- Quarter-end demand, accelerating loan growth affect liquidity
- March new yuan loans may be above 1 trillion yuan: analyst
China’s benchmark money-market rate climbed the most in eight weeks, driven up by quarter-end demand and a withdrawal of funds by the central bank.
The monetary authority has pulled a net 135 billion yuan ($21 billion) from the financial system so far this week in open-market operations, spurring speculation that policy makers are trying to restrain credit growth. Interbank borrowing costs tend to rise in the March-April period because lenders have to deposit tax payments with the central bank, while commercial lenders hoard cash at the end of each quarter to meet regulatory checks.
The seven-day repurchase rate, a benchmark gauge of interbank funding availability, rose 11 basis points to 2.42 percent as of 3:29 p.m. in Shanghai, according to a weighted average from the National Interbank Funding Center. Early data showed the rate advanced to 2.56 percent. A daily fixing compiled by the center climbed 12 basis points to 2.40 percent.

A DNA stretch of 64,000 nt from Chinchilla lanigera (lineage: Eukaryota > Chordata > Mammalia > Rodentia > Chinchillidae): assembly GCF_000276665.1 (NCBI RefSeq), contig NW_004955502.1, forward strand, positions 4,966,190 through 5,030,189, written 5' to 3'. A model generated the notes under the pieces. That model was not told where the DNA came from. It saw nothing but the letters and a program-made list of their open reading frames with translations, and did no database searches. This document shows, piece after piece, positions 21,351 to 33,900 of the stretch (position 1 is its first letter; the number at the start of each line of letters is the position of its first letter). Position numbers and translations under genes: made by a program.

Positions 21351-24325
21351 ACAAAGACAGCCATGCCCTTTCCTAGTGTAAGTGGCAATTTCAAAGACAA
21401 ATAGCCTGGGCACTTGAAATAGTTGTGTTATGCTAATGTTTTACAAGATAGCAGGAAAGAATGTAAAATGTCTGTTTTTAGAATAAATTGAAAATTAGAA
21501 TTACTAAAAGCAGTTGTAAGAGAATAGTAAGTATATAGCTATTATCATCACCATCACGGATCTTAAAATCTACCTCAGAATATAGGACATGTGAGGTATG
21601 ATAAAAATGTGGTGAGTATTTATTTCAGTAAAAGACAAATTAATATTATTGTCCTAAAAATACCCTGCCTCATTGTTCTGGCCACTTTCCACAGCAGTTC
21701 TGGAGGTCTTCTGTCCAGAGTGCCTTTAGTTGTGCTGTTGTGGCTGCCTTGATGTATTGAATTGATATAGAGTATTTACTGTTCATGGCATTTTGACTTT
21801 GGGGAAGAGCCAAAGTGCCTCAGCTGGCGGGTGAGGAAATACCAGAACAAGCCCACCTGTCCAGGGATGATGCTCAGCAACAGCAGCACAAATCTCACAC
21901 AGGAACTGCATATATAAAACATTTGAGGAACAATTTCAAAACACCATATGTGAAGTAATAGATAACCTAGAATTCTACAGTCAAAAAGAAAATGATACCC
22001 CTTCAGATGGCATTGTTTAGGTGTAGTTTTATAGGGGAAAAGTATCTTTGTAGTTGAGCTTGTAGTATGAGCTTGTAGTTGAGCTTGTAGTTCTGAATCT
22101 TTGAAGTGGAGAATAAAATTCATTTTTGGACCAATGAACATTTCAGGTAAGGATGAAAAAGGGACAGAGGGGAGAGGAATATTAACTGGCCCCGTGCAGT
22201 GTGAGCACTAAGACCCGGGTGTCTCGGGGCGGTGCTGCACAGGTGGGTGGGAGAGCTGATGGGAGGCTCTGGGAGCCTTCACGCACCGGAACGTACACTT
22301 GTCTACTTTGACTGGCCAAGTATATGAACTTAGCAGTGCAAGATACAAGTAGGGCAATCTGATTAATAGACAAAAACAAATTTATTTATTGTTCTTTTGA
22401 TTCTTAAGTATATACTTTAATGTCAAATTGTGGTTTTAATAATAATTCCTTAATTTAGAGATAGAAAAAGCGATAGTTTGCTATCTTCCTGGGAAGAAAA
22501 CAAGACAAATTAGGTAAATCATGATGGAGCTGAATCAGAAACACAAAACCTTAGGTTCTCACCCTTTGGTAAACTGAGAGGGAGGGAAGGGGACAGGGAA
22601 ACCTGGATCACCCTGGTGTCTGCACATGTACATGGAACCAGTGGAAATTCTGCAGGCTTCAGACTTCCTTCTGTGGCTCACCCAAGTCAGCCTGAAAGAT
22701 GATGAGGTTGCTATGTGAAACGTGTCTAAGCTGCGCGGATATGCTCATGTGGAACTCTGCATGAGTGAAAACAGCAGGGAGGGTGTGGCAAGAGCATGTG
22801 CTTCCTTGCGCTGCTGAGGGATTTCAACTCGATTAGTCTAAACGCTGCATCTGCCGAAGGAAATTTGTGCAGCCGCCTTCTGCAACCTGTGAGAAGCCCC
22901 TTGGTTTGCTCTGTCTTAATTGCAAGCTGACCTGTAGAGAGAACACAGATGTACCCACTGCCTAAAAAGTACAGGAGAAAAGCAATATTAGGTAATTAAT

“The PBOC has been draining funds in open-market operations in the past three days at a time when lenders need to prepare cash at the quarter-end to prepare for regulatory checks,” said Li Liuyang, Shanghai-based chief financial market analyst at Bank of Tokyo-Mitsubishi UFJ (China) Ltd. “This may be affecting sentiment, and tightened the market a bit, but there’s no way the PBOC will let the market tighten much.”
The seven-day repo rate traded in a narrow range of 2.19 percent and 2.37 percent after last month’s Lunar New Year holidays. The PBOC pumped in a net 265 billion yuan in the last two weeks via reverse repos, data compiled by Bloomberg show.
Aggregate financing, the broadest measure of credit, and new yuan loans both climbed to all-time highs in January, before falling in February due to the week-long holidays. Industrial Securities Co. estimates that loans growth in March may have exceeded 1 trillion yuan, compared with 726.6 billion yuan in February and a record 2.5 trillion yuan in January.
“The quarter-end factor and the PBOC’s withdrawal may be among the reasons for the rising money-market rates, but a more important one may be the accelerating credit growth,” analysts led by Tang Yue at Industrial Securities wrote in a note Wednesday.
— With assistance by Helen Sun